"Band gap" is the energy required to raise an electron from the valence band of the semiconductor crystal to its conduction band. With quantum dots, the higher band gap material of the surrounding material presents a potential barrier to the motion of the carriers out of the box. (Petroff developed the techniques to self-assemble quantum dots in 1993. He holds the patent.)
Hu and her graduate student Lidong Zhang took the block of layered material made by Petroff and Schoenfeld and shaped it into the device. "When we pattern and etch," said Hu, "we make use of the properties of the materials such that one etchant will work on one material and not another, and that ís how we can form the post without attacking the rest of the material."
The structure of the device--ultra-thin microdisk atop post--is so important because that shape enables the removal of most of the material surrounding the quantum dots. Less material surrounding the quantum dots means less material to contribute contaminating background radiation. The researchers did not knowingly choose the microdisk design in order deliberately to limit background radiation, but discovered that the disk design did so.
"People have made microdisks before," said Hu. "What’s new here is combining that device with the quantum dot and with a knowledge of what to look for."
Imamoglu, his postdocs Michler and Christopher Becher, and his graduate student Alper Kiraz knew what to look for. They took the device, tailor-made by Petroff and Hu to make this measurement of a single photon emission, and actually made the measurements. Specifically, what they found when they used laser pulses to load the quantum dots with energy is a pattern of subsequent emission without peaking. The lack of peaking indicates the singleness of photon emission.
"It’s like God saying," quipped Petroff, "Let there be a photon, and there is a photon."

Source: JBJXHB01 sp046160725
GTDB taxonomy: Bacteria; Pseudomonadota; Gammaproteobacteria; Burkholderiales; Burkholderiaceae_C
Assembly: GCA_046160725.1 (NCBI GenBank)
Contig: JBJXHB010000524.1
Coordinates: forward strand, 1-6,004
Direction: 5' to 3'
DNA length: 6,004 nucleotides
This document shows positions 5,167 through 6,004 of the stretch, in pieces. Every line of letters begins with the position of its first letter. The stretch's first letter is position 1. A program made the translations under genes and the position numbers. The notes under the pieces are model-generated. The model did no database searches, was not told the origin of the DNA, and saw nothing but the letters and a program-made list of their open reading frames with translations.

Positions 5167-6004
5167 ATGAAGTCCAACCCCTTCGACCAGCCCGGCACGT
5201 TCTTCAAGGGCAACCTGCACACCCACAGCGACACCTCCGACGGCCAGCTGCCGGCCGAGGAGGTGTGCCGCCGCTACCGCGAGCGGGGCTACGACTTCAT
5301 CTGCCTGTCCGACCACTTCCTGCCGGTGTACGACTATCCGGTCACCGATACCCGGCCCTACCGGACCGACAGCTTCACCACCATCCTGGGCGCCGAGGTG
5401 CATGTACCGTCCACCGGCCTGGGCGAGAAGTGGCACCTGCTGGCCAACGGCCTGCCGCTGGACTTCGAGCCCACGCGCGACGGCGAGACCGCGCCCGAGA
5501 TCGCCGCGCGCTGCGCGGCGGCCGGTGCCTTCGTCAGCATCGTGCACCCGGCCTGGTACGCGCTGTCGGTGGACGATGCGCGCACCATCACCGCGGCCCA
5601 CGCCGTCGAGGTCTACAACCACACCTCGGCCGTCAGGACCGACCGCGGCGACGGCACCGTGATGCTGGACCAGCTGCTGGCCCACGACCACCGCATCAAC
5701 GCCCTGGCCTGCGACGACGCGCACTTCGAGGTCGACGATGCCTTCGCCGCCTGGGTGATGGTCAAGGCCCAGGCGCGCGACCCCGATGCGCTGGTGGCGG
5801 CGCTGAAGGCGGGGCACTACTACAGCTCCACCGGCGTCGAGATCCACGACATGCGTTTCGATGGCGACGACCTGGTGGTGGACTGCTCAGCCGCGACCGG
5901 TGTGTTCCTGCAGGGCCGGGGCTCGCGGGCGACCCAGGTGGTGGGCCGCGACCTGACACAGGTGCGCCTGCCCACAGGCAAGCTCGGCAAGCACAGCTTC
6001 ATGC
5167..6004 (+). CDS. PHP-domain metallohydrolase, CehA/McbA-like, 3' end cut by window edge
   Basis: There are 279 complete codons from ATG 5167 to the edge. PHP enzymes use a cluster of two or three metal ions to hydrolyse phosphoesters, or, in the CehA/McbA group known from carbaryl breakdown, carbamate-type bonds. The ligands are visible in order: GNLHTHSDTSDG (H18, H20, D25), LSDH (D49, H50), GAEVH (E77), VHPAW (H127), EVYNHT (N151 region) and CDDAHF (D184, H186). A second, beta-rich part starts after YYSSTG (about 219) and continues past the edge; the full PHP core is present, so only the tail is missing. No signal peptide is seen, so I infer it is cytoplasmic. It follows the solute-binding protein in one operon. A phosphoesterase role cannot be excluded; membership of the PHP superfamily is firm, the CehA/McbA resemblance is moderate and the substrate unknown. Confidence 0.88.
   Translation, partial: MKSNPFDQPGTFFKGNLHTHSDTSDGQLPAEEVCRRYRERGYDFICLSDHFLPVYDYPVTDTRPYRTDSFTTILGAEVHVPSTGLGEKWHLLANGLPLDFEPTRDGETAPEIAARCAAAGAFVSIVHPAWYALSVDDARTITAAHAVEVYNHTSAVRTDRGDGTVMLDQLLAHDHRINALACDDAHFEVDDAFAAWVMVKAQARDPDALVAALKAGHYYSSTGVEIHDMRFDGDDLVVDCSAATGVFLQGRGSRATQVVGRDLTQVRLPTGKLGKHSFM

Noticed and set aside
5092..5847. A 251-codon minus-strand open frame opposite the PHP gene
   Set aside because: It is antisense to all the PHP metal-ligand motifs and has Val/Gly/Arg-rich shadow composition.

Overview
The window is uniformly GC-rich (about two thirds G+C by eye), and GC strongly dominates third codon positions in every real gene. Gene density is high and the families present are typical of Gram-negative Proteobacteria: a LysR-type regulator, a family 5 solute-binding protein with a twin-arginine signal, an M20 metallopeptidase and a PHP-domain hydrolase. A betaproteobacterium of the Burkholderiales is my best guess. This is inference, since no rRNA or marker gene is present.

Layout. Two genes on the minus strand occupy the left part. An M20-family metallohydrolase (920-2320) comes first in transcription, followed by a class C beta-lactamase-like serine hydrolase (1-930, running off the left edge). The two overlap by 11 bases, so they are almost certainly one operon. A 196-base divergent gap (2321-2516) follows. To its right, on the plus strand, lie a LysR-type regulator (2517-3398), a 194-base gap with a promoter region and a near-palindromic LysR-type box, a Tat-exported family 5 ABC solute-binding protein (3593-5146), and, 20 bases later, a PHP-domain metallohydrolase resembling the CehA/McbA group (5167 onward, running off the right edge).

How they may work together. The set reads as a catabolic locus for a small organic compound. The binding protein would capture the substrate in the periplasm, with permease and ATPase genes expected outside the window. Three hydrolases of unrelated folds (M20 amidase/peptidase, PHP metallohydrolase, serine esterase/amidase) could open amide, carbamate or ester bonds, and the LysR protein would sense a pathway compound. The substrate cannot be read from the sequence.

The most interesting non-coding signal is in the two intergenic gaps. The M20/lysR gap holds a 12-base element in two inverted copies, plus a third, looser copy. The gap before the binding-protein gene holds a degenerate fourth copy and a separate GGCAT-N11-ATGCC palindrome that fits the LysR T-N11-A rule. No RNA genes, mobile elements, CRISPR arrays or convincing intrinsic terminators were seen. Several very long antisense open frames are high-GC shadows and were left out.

Imamoglu clarifies the nature of the measurement. It is not that only one photon is emitted from a quantum dot, but that among several photons emitted is one particular kind of photon. "The strong confinement enabled by the quantum dot structure ensures that the photons emitted are different, and we only look at the photon that is emitted at the lowest transition energy when the last electron-hole pair recombines."
One disadvantage of the microdisk for quantum cryptography is its lack of preferential output. But Imamoglu figures that some other shape, perhaps elliptical instead of circular, will cure that problem.
What really intrigues Imamoglu is the relevance of single photon emission to quantum computing. The idea behind quantum computing is to use particle spin as the quantum-bits or qubits analogous to the zero and one binary code of electronic computing.
Much of the theorizing about quantum computing has focused on the use of the spin states of electrons. But in a soon to be published paper, computer scientist Many Knill and physicist Raymond LaFlamme of Los Alamos National Laboratory and Gerald Milburn of Queensland University in Australia show that quantum computing can be done with linear optical elements. The one missing piece, say the authors, is the availability of a single photon emission source. And that, of course, is what the UC Santa Barbara researchers provide in this Science article.
Now, Imamoglu points out, instead of thinking about quantum computing strictly in terms of electron spin states as the qubits, there is an alternate approach which envisions the polarization of light as the qubits.
What is the advantage of using the nano structure in quantum dots as a means of generating photon qubits? "Speed and ease," said Imamoglu. "This all optical approach allows for a much faster way of doing real quantum operations. And photons are easy to deal with. We have a better chance of implementing a two-bit operation with this alternative scheme."
The above post is reprinted from materials provided by University Of California, Santa Barbara - Engineering. Note: Materials may be edited for content and length.